Cleaning Silk Flowers
Insider Reports: Ask the Maid
Does anyone know how to make homemade silk plant cleaner? Or how about homemade house plant cleaner to get the dust off the leaves? The aerosol cans that you can buy in the store are expensive, and they do not last long.
What I have found to work the best for cleaning silk plants is to put about one cup of table salt in a large grocery paper bag. Put your silk plant inside the paper bag, roll the top down a couple of times and then shake the bag. The salt will remove the dust from the leaves of the plants. Just shake the plant a little as you take it out of the paper bag to make sure all the salt is off the silk plant. You can then store the salt in the paper bag for future use of cleaning silk plants.
First, fill one side of your sink with cool water. (Cool water will not damage the glue that is holding the piece to the stem and leaf supports. You can use tepid water, but it can not be hot. The glue will melt and the product will eventually fall apart.)
Add about a teaspoon of lemon dish detergent. (Lemon dish detergent contains a small amount of bleach and is safe for all silk products. Also the lemon will help in dissolving grease and heavy dust.)
Remove your silk product from its container. (If you are cleaning a floral arrangement, remove and clean one stem at a time. Replace the stem you have cleaned before removing the next one. You will be able to keep the arrangement intact without having it re-designed.)
Swish the silk product in the water. If the dirt is heavy, you may need to wipe it some while it is under the water. Be careful that you do not damage the underside of the leaves. These are only glued together and can come apart. Also be careful that you do not scrub leaves or flowers. This will fray the ends of the material, leaving your silk products looking old and tattered.
Once the silk product is clean, place it on a hand towel or paper towel and blot dry. Do not rub it. This will also fray the ends of the material. It does not have to be completely dry to replace it to its container. It will air dry within a few minutes.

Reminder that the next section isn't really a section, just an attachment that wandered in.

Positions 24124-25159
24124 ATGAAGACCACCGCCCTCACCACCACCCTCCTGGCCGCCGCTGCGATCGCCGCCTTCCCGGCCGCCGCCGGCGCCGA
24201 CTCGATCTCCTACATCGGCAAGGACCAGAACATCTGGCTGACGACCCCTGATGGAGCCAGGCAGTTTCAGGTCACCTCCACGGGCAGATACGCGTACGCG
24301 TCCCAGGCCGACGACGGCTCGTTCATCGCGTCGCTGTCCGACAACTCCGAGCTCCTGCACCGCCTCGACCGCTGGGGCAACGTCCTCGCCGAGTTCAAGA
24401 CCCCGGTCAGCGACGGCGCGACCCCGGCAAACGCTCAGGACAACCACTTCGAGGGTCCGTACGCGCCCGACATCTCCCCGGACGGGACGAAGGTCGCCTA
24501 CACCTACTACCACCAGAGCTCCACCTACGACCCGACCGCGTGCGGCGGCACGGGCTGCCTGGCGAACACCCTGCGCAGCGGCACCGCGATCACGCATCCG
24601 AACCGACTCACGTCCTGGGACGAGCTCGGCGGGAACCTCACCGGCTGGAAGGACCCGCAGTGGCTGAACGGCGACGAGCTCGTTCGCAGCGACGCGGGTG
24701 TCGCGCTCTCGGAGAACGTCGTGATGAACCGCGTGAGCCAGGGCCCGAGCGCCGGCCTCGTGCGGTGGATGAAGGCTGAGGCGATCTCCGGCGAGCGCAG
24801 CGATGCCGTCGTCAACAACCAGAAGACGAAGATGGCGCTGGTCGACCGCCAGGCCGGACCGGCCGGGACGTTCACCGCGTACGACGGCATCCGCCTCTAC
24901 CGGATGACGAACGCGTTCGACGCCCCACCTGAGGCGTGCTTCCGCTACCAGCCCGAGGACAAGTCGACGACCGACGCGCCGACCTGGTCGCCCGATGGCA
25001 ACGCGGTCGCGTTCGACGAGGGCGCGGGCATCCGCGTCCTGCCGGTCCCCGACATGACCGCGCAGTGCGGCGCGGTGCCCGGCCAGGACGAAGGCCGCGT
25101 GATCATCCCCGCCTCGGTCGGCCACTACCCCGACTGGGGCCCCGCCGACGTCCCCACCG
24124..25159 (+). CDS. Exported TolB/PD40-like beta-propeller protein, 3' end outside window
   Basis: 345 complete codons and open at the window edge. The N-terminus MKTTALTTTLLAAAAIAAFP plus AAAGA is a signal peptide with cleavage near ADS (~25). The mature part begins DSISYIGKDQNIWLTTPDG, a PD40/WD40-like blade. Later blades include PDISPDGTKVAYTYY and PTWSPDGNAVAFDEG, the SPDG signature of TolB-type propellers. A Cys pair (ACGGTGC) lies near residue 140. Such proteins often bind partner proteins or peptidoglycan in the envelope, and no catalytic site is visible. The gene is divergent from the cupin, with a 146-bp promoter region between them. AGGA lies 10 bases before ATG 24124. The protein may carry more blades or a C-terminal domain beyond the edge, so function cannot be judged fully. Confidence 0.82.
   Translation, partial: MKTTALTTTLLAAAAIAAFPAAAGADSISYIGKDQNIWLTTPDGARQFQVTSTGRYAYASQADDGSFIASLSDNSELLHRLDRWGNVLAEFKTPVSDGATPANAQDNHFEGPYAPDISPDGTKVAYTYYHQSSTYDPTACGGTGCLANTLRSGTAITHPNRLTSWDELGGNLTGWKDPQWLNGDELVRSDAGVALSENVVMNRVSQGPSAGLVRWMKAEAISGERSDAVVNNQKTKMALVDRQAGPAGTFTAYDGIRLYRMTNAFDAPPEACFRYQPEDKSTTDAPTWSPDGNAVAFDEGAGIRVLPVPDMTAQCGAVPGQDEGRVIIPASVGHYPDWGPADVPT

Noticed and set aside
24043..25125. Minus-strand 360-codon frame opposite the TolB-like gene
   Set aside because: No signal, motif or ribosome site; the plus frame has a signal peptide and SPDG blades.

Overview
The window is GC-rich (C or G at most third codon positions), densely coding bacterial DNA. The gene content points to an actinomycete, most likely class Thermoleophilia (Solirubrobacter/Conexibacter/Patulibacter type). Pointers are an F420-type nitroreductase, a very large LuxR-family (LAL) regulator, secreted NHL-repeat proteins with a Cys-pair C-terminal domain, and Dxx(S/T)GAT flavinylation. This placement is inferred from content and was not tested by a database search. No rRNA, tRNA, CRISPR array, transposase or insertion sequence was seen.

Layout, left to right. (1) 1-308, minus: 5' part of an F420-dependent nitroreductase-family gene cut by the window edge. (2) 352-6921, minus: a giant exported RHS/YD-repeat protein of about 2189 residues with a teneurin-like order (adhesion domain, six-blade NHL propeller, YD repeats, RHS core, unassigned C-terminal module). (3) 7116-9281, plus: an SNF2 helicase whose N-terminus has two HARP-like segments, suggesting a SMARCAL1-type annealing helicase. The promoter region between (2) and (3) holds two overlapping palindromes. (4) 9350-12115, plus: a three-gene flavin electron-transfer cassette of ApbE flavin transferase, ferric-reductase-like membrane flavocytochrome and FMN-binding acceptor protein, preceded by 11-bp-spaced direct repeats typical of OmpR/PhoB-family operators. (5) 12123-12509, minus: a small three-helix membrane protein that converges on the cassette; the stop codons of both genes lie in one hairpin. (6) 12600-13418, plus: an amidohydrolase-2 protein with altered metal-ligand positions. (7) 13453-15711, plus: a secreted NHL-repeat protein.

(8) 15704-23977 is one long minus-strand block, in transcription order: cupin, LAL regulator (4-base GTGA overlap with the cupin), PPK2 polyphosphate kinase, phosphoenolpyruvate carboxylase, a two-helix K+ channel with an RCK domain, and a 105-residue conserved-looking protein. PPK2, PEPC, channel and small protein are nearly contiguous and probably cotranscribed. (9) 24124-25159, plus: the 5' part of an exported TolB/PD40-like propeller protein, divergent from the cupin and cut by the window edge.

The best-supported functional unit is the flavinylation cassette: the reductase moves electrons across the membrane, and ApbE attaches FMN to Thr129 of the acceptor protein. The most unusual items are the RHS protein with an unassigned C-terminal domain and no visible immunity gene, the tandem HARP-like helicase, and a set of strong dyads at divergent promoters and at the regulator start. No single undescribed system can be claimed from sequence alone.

When I was younger, I would watch my mother use watered down mayonnaise to wash off the leaves of her real plants. It gave them a very shiny leaf. With silk plants, you can vacuum them. You can find a mini vacuum cleaner head for most vacuums that will fit on the end of the hose. It has a little brush on it, so that you are brushing the dust loose as it suctions the dust away.
Simply mix a 50/50 solution of white vinegar and water. If the silk flowers are very expensive, test for colorfastness in an inconspicuous area of the flower before spritzing liberally.
Also, for simple dusting, clean with a hair dryer set on high fan, cool air. Or simply slip a length of panty hose over your vacuum nozzle and vacuum the flowers.
For silk flowers that are not colorfast, try this. Place cornmeal in a brown bag or plastic bag, and place the flower into the bag. Shake gently to remove caked on dust and dirt. This will not remove any stains, however.
C. in Alabama
The easiest and cheapest way that I have found to clean silk flowers is cheap hair spray. Buy the least expensive kind you can find (make sure it is aerosol) and just spray directly on the "plants." Make sure to do it outdoors or in a well-ventilated area. It works like a charm! The dust disappears and the plants look brand new.
My solution is actually for cleaning "real" houseplants. I wait until it's time to water my plants and then I just stick them in the shower and "hose" them off. This way, they get clean and watered at the same time. Also, if you put the plug in the tub, you can use the water for something else like cleaning the tub.
For large arrangements, I use a dryer sheet to wipe down petals and leaves. I can re-use the sheets in my dryer later.
If you don't mind remaking your arrangement, you can place silk flower and plant stems in the dryer with a dryer sheet. Be sure to put the dryer on a cool or delicate cycle and only run it for about one minute to prevent damage to the silks. If the dust isn't completely gone, let your silks stand for a few minutes to make sure they are cooled completely and run the dryer again for another minute or less. I do this about once a month.
The very best solution is rubbing alcohol. Mix it 50/50 with water and spray until the dust starts to run off the plants. It will dry quickly and cleans like a dream. I have used this for many years. It works well for dried flowers as well.
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